Test Your UTMA Account Knowledge
True or false? Distributions from a Uniform Transfer to Minors Act (UTMA) account are taxable to the minor beneficiary of the account.
Once money is deposited in an UTMA account, any earnings it generates are taxable to the minor, who is technically the owner of the account. In most cases, the Internal Revenue Service’s “kiddie tax” provisions will apply. Under the kiddie tax rules for 2017, children can claim the standard deduction against their first $1,050 of investment income, and they pay taxes at their tax rate on the next $1,050 of investment income. Anything they make from investments in excess of $2,100 is taxed at their parents’ rate.
We understand that it can be tricky navigating the world of personal finance. Everyone seems to have an opinion, and it can be hard to know what to believe. We created this series as a way to present and debunk some of the most common financial myths.
Fiction: There's no long-term effect if I use a little bit of my retirement savings to establish an emergency fund.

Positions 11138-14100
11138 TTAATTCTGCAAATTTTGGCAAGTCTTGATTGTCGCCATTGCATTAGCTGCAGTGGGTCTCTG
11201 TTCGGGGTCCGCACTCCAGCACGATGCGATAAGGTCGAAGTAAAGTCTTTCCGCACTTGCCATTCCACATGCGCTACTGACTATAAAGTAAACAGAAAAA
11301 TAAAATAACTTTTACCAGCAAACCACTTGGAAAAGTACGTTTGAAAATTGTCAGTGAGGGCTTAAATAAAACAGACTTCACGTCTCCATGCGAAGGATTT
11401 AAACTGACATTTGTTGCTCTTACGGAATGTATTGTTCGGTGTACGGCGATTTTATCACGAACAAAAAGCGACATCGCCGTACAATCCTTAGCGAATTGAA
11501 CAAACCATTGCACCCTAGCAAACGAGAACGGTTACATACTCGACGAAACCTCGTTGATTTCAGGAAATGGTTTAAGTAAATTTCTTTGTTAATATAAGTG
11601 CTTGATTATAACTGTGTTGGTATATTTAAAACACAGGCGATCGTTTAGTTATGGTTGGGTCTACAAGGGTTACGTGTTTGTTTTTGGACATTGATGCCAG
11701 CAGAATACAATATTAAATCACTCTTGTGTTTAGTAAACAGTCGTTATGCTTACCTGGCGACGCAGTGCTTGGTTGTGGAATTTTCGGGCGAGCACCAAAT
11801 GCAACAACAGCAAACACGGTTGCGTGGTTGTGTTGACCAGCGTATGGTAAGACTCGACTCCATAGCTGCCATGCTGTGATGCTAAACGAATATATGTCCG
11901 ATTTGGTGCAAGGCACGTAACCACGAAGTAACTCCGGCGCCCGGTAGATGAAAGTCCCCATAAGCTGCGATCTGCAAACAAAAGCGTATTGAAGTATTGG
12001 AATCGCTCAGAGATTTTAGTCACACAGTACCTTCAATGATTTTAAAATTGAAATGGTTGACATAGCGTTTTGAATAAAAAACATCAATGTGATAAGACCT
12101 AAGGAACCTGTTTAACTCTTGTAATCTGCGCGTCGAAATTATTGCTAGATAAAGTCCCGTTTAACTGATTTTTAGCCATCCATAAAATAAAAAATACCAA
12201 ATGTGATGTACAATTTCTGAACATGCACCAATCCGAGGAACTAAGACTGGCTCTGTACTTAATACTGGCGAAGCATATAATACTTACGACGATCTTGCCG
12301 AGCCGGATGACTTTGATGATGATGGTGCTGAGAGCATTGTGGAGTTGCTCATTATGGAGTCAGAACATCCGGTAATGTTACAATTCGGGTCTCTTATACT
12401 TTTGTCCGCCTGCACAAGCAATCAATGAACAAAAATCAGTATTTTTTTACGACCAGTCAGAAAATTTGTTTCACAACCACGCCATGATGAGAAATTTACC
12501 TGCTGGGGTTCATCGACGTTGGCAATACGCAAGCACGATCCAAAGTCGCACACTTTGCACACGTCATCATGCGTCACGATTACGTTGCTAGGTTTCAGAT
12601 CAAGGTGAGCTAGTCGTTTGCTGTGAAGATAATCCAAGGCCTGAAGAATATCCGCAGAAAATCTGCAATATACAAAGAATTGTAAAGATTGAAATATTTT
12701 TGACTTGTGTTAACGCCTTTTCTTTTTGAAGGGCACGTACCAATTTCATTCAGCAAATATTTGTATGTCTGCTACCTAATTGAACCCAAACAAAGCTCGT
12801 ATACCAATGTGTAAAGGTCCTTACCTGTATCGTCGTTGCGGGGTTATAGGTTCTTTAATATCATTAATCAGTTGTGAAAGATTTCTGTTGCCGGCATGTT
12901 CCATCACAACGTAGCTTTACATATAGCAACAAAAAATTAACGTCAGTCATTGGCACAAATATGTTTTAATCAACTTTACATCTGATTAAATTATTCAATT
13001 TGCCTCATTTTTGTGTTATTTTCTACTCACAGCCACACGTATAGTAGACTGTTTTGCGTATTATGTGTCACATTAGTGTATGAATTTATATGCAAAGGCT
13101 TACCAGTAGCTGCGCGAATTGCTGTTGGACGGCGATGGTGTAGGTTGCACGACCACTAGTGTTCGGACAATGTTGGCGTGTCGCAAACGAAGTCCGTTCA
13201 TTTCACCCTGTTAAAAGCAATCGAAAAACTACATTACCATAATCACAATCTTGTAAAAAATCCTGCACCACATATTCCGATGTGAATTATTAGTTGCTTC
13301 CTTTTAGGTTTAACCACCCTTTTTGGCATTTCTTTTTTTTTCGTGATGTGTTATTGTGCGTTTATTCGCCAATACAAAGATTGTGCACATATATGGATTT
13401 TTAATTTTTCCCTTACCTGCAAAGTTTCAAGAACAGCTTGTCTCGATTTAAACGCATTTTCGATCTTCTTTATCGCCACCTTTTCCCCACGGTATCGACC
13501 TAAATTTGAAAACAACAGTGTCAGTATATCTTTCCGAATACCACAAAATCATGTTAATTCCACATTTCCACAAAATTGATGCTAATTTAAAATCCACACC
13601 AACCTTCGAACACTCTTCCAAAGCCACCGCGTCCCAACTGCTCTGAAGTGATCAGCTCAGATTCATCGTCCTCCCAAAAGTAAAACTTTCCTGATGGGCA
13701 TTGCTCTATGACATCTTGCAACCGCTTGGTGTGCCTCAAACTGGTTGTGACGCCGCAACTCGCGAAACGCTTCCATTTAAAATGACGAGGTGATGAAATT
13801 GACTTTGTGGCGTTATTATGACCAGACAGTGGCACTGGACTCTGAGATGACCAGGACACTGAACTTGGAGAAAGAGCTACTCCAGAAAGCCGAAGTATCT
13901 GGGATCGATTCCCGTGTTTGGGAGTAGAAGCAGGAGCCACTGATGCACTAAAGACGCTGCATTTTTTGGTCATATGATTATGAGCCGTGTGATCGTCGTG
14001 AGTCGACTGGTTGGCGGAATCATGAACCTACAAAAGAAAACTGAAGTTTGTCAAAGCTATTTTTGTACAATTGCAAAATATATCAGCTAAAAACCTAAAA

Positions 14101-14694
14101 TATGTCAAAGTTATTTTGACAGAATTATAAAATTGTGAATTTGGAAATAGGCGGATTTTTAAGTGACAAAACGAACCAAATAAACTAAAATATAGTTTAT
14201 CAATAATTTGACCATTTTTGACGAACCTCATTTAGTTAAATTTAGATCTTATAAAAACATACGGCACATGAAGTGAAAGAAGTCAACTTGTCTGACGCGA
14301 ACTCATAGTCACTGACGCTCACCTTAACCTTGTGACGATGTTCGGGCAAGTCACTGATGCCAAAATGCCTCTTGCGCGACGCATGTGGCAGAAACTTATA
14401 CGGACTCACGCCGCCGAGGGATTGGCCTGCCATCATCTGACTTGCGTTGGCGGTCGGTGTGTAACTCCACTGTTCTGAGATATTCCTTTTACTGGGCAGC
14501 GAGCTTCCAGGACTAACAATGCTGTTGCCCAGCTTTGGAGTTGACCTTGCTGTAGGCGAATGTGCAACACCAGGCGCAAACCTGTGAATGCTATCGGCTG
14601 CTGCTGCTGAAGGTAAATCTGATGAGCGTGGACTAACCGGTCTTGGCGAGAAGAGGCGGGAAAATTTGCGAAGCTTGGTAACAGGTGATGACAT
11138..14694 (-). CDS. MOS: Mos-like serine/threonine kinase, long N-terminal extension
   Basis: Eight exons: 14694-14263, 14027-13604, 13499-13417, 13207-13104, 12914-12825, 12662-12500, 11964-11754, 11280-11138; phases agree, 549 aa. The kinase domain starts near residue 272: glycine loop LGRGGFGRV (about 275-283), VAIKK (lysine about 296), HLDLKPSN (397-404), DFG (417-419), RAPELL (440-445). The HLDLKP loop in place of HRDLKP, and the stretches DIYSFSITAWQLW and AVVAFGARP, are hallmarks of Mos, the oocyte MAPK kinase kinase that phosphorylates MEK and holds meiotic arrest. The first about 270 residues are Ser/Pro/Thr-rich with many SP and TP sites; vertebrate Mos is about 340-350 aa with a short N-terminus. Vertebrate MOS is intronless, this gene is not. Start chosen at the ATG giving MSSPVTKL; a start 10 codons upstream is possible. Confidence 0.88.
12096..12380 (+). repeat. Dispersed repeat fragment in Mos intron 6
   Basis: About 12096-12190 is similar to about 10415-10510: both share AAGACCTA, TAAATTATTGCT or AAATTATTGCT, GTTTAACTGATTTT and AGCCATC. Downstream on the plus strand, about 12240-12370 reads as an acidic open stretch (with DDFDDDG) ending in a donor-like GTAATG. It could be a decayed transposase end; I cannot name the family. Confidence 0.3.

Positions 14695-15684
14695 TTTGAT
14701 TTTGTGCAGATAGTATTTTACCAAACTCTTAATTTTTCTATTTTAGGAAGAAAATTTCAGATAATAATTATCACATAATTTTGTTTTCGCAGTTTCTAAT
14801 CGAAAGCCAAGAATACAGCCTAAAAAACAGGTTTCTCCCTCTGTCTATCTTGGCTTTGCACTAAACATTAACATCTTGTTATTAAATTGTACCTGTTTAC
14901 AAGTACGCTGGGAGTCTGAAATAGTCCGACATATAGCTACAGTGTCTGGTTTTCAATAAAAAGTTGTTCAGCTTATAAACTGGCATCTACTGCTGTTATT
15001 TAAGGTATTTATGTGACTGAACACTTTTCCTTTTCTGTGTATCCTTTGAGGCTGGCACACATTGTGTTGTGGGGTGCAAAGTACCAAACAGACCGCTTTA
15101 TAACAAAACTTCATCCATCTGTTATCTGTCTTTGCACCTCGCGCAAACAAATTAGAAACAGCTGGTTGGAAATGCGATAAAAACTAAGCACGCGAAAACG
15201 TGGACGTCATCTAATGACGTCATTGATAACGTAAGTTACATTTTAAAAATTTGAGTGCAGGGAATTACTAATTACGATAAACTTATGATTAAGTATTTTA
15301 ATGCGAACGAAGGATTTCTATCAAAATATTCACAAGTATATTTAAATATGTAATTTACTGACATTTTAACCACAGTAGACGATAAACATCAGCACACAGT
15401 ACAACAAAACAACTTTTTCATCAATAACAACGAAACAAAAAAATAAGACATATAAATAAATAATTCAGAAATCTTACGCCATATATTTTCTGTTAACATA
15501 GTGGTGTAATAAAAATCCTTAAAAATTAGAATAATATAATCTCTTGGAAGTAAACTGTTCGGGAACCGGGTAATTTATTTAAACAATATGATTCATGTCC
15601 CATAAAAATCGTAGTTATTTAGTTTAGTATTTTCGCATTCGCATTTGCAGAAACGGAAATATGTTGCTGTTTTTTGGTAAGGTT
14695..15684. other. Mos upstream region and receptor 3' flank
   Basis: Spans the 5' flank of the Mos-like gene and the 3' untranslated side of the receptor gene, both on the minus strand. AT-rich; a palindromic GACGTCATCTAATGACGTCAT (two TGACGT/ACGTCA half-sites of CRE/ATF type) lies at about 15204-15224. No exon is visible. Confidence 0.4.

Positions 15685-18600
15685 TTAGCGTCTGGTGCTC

Fact: When setting up an emergency fund, withdrawing money allocated to other resources, particularly your retirement savings account, can do long-term damage to your financial picture. For starters, if you borrow from your retirement account and default on the loan, you could face serious tax implications and penalties. You're also limiting the advantage of compounding returns from the money you had put aside. Think of it this way: Taking cash out of your retirement account is like stealing from yourself in your golden years. The most common excuse for not maintaining an emergency fund is that you don’t make enough money to save. Know that you don't need to put away hundreds or thousands of dollars all at once. Starting small can work just as well.